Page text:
Heroin and Oxycontin Addiction Drug Rehab

by joan_young on February 2, 2012

Heroin and Oxycontin Addiction Drug Rehab

 

It is no secret that Oxycontin abuse has become an epidemic and heroin abuse is on the increase also. In fact, because the drugs are almost identical, Oxycontin has become a gateway drug for heroin – addicts buy heroin when they can’t afford their Oxycontin.

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The History Of Heroin

Heroin was deemed illegal by the Harrison Narcotics Tax Act in 1914 because of its addictive qualities.  While Oxycontin is just as addictive as and actually more dangerous than heroin, because of its time release qualities, it is unlikely that it will become illegal anytime soon. Money talks and with one billion dollar a year sales and six million prescriptions, Oxycontin has a loud voice.

The Solution

The most realistic solution at this point (in addition to effective drug education) is to get as many Oxycontin and heroin abusers identified and in treatment quickly – either drug can have deadly consequences and the majority of users are unable to stop on their own.
Identifying an abuser must be done as the first obvious action.   With the amount of Oxycontin and heroin abuse occurring in this society, it behooves anyone to know the signs and symptoms.  A loved one could be in trouble.  (These would also be the signs for abuse of Dilaudid, vicodin and hydrocodone, which are also opiates.)

Symptoms of Abuse

  • Constricted pupils that look like pinpoints or small dots.
  • If the method of ingestion is sniffing, the nostrils may appear raw or red.
  • If the method of ingestion is by injection there will be needle marks in the arms, behind the knees or the ankles.
  • Scratching
  • Pale and sweaty
  • Itchy
  • Sleepiness (Called nodding out)
  • Runny nose

Opiate abuse is dangerous and often deadly. Specifically:

  • OxyContin is time release, providing 12 hours of synthetic morphine numbness.  The time release aspect makes it dangerous for those who chew it to get the 12 hour dose at once.  There have been reports of overdose and death from taking a life threatening dose through chewing or shooting a time release tablet.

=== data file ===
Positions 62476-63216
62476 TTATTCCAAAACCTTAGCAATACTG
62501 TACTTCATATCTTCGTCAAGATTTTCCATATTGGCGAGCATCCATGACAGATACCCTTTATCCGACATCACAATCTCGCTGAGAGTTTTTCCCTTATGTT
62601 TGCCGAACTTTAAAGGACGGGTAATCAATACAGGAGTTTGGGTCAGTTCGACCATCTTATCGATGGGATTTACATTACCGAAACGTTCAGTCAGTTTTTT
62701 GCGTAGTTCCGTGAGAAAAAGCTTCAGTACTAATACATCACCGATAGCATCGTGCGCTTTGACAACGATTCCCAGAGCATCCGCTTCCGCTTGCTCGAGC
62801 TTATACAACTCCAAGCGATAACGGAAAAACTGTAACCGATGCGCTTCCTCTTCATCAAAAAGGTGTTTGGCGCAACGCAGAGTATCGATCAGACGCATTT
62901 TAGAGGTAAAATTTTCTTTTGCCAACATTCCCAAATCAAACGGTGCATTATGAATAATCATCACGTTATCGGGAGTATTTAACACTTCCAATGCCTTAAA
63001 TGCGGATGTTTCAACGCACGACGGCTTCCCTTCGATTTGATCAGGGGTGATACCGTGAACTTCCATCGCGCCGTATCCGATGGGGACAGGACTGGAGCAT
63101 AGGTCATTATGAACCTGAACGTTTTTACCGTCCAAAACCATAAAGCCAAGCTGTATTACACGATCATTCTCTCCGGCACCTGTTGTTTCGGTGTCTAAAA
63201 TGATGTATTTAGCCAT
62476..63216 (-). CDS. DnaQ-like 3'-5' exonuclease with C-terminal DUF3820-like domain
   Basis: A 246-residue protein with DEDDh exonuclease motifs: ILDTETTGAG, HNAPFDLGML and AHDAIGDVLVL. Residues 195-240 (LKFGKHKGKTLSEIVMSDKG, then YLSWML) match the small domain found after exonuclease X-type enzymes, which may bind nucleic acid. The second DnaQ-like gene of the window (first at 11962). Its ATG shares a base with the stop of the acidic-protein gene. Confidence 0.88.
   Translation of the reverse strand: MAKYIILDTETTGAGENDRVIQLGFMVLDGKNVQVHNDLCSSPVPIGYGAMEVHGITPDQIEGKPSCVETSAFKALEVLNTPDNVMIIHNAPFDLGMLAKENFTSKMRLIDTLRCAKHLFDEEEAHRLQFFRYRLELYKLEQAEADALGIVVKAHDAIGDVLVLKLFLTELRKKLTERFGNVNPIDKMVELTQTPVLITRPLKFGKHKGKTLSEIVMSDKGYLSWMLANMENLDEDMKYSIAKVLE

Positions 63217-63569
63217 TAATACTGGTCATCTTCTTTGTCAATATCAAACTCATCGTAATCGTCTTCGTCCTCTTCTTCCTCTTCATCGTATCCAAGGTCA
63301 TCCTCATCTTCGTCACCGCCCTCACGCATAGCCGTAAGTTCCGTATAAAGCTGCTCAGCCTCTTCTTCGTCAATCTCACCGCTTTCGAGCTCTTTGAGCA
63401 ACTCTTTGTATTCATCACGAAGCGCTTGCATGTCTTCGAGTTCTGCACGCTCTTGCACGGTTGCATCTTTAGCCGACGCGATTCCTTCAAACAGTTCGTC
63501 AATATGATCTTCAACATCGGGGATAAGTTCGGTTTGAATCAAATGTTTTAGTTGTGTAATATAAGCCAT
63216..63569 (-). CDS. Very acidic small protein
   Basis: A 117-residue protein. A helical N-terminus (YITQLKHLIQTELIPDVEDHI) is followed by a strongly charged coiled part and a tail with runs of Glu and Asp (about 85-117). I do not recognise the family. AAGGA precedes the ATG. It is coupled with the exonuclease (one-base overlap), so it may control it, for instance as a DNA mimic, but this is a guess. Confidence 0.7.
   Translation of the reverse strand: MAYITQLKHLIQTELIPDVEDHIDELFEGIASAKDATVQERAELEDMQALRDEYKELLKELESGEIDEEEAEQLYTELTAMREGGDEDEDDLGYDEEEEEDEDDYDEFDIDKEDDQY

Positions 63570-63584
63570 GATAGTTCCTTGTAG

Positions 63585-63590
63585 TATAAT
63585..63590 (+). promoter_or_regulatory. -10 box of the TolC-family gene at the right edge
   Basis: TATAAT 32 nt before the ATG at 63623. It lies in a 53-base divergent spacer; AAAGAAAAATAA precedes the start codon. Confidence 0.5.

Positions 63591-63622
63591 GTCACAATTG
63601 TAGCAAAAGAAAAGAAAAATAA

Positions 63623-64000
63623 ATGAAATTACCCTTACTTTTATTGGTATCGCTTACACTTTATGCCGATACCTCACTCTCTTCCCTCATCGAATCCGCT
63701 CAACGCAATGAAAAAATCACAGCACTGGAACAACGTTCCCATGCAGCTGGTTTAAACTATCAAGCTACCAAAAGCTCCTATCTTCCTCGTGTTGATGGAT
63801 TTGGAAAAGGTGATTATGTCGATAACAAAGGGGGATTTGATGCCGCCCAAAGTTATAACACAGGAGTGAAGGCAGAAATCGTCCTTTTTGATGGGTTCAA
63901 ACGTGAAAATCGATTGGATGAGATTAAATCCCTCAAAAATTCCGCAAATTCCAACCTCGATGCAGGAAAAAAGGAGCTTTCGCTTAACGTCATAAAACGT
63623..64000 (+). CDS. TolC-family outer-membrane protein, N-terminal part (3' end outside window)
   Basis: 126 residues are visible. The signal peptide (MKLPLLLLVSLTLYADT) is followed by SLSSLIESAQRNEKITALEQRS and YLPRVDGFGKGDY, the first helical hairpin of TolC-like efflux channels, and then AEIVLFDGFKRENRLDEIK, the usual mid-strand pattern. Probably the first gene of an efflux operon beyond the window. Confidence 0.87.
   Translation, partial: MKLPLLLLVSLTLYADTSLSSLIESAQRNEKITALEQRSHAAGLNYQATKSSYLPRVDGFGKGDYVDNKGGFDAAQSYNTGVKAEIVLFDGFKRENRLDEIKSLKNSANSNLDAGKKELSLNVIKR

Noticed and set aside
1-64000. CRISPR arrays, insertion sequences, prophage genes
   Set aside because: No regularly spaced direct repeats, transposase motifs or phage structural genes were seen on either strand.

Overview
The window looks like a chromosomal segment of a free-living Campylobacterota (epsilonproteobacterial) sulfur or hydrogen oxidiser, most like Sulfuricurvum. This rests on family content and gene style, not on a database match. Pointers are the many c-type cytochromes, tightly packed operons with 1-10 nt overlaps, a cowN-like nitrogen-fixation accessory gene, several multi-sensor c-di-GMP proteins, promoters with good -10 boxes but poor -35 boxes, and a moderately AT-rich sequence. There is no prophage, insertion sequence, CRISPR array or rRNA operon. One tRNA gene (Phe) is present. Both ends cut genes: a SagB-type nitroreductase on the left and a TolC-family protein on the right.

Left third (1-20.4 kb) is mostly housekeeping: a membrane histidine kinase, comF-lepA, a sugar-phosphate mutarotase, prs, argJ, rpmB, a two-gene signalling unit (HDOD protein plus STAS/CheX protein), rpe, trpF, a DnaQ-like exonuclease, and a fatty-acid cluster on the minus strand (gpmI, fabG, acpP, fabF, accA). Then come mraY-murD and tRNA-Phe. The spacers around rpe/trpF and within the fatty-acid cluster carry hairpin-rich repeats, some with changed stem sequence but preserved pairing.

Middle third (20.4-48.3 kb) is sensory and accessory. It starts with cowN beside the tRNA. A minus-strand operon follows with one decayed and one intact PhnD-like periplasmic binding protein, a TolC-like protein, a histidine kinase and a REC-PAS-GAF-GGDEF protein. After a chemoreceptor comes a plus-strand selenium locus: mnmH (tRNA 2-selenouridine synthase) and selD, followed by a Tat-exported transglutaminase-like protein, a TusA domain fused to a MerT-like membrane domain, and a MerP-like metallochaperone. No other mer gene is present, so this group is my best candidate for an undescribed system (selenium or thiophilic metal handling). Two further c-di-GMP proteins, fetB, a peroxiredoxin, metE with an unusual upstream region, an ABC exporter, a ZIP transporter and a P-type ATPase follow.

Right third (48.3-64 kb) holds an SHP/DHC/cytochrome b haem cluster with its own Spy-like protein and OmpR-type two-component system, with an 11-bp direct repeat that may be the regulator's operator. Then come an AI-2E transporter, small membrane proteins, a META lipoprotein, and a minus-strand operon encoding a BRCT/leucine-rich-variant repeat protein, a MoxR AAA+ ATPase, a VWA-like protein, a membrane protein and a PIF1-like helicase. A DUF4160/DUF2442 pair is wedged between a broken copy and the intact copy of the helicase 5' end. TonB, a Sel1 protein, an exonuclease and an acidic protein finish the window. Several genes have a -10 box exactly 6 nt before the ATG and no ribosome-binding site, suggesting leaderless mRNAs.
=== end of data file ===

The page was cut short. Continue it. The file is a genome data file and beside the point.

• Heroin users don’t even know what they are getting as most street heroin is “cut” with other drugs or substances such as sugar, starch, quinine, strychnine or fentanyl. Because the user doesn’t know the actual strength or true contents of the drug they are at risk for overdose or death. And this risk presents itself day in and day out because the typical heroin addict will have to inject three to eight times a day, depending on their addiction.
  • Weaning off or trying to stop OxyContin or any opiate all together causes the bones to hurt, skin to crawl and other symptoms described as “sheer hell” by those who have tried it.   “It was easier to keep taking the drug, even if it meant stealing or taking risks” states one drug addict.  With no apparent end in sight to the suffering, most addicts will continue as long using as they are not stopped by some life disaster, prison or rehab.

What Can Be Done

If an individual recognizes the symptoms of abuse in a loved one or finds Oxycontin or heroin in the house, they must DO SOMETHING. Help your loved ones and friends end their addiction.

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